Without interoperability, the future of Smart technology will be limited

November 18, 2021

Smart and IoT initiatives will soon hopefully provide businesses, governments and cities alike with the power and opportunity to improve the everyday lives of people. Backed by technology which is now more interconnected than ever, these advances aim to revolutionise transport, healthcare, delivery and even how we live in our homes.

However, it is apparent that there is a major roadblock to this progress in our quality of life: data interoperability.

Smart technology currently operates on the understanding that devices can communicate with each other to work; for example, a Smart City initiative aiming to improve traffic and pollution must capture relevant data and send it to a central hub for to be analysed and acted upon. Or, to safely manage connected and autonomous vehicles, there must be a device within the vehicle that can communicate securely with an infrastructure device. And, the devices that are speaking to each other may serve different functionalities, leading to inherently different communication protocols.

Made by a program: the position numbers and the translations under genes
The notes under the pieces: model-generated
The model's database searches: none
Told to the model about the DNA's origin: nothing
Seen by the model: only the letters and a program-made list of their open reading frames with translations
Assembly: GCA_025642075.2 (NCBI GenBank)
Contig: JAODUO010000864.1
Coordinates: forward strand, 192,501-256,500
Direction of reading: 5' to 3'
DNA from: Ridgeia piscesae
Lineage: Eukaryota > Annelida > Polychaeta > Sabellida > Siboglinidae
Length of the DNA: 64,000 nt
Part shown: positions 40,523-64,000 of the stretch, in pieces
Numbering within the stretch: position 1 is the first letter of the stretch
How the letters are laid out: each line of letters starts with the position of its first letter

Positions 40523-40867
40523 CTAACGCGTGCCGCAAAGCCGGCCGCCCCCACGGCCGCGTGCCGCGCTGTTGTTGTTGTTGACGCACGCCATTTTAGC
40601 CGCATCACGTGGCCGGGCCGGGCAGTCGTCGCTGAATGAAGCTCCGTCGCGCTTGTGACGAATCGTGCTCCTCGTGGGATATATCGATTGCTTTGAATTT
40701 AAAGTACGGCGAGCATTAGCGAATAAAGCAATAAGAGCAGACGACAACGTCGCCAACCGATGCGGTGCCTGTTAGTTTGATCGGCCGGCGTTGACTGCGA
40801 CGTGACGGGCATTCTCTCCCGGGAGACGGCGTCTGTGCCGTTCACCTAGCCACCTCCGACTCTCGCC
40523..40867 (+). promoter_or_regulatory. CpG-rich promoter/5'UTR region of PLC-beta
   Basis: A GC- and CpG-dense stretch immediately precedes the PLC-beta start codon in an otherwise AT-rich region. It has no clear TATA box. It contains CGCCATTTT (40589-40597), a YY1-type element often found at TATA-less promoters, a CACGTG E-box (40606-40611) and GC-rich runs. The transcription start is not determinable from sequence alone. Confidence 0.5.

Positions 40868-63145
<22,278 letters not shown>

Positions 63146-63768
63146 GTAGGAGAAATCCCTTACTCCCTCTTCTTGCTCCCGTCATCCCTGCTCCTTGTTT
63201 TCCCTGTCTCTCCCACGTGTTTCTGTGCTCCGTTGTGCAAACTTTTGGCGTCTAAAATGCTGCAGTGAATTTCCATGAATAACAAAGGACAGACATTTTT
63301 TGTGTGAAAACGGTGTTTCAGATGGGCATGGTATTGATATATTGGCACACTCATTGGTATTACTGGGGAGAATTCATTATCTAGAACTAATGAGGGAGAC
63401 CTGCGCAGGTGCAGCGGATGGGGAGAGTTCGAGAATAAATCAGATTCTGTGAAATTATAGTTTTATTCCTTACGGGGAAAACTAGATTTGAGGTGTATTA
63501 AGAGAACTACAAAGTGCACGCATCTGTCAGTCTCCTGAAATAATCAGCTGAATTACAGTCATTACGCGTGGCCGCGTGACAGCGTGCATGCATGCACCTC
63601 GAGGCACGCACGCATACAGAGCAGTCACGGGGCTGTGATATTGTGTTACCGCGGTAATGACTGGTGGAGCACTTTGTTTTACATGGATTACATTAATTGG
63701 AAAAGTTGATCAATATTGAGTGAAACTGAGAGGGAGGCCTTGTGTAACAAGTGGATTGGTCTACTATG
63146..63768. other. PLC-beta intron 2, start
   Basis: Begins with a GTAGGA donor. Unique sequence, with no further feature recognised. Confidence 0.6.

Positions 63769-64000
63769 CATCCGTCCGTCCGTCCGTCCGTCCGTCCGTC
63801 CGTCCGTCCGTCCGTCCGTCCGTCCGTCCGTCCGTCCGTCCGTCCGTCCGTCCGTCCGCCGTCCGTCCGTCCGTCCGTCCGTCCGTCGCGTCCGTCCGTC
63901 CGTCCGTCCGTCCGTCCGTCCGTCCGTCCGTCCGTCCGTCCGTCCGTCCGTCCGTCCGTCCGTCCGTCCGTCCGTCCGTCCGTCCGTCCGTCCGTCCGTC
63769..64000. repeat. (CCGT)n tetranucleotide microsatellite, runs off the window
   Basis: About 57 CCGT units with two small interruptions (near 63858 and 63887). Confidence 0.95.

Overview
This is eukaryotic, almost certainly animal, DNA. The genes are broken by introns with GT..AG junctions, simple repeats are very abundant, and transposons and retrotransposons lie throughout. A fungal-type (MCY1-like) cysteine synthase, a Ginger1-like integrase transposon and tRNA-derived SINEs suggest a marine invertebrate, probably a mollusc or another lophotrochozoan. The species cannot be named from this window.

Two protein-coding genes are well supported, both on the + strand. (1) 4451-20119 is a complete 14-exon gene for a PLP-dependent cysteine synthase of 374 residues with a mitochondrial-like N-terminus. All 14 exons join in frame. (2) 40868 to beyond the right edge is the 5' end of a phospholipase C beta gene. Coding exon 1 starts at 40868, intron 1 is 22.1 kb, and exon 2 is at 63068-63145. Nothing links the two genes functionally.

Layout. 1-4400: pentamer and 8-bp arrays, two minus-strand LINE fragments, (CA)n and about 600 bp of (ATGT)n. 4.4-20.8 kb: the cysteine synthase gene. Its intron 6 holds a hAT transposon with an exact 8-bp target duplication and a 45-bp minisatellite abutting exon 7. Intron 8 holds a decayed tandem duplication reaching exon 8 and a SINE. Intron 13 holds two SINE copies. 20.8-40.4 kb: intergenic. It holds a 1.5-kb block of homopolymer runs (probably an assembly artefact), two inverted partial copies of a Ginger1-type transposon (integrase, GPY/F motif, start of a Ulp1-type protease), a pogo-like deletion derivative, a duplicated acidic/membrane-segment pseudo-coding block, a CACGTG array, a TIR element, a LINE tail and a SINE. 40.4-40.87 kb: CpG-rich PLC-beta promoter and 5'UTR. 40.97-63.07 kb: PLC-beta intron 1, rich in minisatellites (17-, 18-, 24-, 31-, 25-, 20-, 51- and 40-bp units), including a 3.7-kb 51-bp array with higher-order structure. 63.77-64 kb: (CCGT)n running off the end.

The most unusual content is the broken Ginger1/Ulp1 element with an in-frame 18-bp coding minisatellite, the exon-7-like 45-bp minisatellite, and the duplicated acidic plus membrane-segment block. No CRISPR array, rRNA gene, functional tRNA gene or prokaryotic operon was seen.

It is increasingly clear that Smart technology can not be constructed or implemented in a vacuum. Not only will these solutions be multifaceted, as the problems Smart technology is aiming to solve often are, without interoperability standards, emerging solutions will be limited by both communications protocols and potentially geography.

That’s why global standards initiatives, such as oneM2M, are so important to develop and follow at this stage of growth in Smart and IoT technology. Solutions developed in one area will then be transferable and scalable to other use cases and geographical locations.

Smart and IoT technology is not going anywhere, but to fully capitalise on its benefits, we need to ensure that these solutions can operate seamlessly and deliver the full potential of these emerging solutions.

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